Germany-based A. Monforts Textilmaschinen GmbH & Co. KG presented the Montex®Coat coating unit which can coat using air knife, roller knife, magnetic doctor blade, rotary screen printing, paste and foam coatings — hence, can offer a lot of tailor-made solutions from one source. It has improved features including saving setting time, handheld control device, and automatic edge limiters for immediate adaptation to changing coating widths.
The Netherlands-based Van Wees UD and Crossply Technology B.V. entered the composite industry in 1994. The company is proud to be the only company to offer UD and multi-axial cross-ply technology. It manufactures UD thermoplastic resin impregnation machines, fabric prepreg (thermoset) impregnation machines, crossply machines, lamination lines, creels and other custom-built machines. It also offers product and development services at its Research and Technology Center (R&TC).
Van Wees displayed a variety of samples at ITMA including glass fiber PP, a crossply roll of carbon fiber PP; materials used for soft applications such as sailcloth and flexible protection materials like bullet resistant vests; and flax fiber reinforced polymer.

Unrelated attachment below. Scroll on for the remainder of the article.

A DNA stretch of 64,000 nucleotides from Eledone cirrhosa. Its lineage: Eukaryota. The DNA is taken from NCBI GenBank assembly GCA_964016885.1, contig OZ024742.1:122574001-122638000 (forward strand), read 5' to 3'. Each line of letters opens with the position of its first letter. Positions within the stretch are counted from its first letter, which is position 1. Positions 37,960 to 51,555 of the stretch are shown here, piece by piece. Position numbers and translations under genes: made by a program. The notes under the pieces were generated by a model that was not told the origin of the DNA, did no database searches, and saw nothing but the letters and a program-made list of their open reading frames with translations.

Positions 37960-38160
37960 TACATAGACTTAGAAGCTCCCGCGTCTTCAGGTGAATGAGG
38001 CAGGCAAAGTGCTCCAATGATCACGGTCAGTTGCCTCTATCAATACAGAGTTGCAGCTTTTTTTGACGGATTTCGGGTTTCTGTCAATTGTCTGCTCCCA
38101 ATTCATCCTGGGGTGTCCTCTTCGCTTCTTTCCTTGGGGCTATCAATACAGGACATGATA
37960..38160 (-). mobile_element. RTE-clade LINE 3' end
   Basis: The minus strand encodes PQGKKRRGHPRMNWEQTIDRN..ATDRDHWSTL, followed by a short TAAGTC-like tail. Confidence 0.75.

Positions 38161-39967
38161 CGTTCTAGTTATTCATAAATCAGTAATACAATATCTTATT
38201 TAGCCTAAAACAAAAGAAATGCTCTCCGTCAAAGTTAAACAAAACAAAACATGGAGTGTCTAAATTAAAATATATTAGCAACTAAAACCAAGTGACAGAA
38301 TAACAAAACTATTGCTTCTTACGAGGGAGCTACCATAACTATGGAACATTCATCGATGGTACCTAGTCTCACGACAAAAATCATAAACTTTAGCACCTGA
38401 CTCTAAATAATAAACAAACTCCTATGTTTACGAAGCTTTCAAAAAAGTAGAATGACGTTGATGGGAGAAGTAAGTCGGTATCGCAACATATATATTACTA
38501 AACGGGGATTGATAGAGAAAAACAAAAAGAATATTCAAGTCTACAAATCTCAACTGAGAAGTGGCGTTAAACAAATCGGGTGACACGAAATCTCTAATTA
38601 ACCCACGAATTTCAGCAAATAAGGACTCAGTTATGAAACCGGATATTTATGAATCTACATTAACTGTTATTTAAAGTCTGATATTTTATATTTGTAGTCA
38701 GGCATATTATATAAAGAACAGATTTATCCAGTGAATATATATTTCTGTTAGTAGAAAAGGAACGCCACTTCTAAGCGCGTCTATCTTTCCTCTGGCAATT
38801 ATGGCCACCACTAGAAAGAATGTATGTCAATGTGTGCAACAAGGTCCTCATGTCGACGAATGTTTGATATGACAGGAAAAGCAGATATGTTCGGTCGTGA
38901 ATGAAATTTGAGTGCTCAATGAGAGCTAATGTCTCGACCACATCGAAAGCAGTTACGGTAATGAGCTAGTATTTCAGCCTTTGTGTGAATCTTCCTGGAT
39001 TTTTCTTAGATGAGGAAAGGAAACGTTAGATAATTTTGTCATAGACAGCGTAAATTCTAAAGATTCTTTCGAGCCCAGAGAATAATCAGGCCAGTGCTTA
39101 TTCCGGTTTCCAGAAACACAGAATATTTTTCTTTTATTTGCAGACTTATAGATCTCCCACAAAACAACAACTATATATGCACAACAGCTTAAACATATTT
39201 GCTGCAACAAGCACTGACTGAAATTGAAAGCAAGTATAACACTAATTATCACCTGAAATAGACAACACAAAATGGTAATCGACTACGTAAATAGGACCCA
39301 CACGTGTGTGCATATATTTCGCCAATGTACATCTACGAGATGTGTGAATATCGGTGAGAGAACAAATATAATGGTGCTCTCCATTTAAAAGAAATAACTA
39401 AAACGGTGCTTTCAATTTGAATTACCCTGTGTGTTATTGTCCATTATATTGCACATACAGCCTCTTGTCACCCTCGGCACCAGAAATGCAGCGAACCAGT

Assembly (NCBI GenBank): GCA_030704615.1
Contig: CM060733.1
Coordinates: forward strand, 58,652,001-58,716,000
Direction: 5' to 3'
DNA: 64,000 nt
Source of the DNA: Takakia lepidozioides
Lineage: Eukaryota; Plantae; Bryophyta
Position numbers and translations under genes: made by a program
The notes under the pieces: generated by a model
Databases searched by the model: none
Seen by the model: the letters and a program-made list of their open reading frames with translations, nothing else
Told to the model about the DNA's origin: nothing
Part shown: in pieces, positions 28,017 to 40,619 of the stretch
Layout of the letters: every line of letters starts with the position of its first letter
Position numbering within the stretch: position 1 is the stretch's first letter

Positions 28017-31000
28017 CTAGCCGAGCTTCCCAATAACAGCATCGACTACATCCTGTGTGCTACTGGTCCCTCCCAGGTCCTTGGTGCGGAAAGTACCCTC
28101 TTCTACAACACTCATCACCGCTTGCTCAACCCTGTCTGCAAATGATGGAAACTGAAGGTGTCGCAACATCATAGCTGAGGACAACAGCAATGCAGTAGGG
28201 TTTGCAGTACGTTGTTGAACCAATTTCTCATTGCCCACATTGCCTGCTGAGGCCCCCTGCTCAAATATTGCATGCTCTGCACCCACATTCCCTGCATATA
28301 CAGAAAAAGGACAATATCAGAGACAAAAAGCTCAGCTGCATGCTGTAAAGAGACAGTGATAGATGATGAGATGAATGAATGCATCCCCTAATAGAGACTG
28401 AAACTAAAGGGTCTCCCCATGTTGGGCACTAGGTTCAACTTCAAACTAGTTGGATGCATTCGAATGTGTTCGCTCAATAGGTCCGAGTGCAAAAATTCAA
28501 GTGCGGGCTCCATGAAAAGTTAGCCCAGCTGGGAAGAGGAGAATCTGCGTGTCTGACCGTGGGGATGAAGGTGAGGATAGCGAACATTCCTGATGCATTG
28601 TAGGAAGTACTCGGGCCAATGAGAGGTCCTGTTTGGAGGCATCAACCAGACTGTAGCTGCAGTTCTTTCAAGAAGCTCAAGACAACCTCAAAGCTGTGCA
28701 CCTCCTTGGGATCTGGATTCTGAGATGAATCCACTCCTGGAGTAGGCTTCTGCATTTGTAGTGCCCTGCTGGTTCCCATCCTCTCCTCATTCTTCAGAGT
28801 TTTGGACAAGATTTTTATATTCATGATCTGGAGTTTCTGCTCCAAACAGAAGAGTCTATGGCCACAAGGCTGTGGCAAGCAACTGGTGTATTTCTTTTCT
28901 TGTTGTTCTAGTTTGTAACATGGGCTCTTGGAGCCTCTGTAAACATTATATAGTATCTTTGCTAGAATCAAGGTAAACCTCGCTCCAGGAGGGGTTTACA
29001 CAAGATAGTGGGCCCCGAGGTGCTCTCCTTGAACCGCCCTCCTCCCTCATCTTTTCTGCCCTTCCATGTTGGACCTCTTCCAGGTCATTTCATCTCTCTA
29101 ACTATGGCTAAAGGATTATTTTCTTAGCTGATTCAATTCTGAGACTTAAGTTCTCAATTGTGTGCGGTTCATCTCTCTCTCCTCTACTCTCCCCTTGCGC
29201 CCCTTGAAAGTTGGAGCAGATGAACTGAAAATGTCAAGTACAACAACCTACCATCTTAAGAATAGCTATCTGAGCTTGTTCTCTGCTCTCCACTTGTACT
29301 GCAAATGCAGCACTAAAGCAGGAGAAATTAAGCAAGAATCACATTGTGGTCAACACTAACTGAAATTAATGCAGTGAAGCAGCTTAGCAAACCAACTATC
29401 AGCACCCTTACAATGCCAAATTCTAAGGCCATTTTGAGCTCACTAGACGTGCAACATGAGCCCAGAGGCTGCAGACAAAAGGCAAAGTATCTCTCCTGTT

At Van Wees, technology offers a spreading section, impregnation section, and final winding using tension control on every yarn. The fibers that may be process on these machines are glass, carbon, aramid fibers and ultra-high-molecular-weight polyethylene (UHMWPE), which are converted to UD tapes using dispersion resin. These tapes are then used as raw materials for the multiaxial UD or crossply machines to make composites with various fiber orientations and layers.
The three machines Van Wees offers for impregnation of fibers and fabrics are dispersion impregnation, thermoset impregnation by reverse roller coater, and thermoplastic resin impregnation with inline extruder. The dispersion impregnation is stable with high impregnation due to easy penetration at the speed of 20 m/min. The thermoset prepregs are made in one step process by reverse roller coater at a speed of 3 to 10 m/min. For impregnation of thermoplastic resins, the film is made by melting the polymer in an extruder and metering the film thickness on impregnation roller at a speed of 3 to 15 m/min.
VanWees also has equipment for making flakes, which can be compression molded on a press to make make products. For flat panels, it has heated tables on which the materials is consolidated using vacuum pressure only. All the equipment used in-house is commercially available.
Van Wees also has expertise in testing and consultation, and has inspec-tion machines at its research facility, as well as drumwinders that can mimic the processes as it would take place in actual crossply and UD production.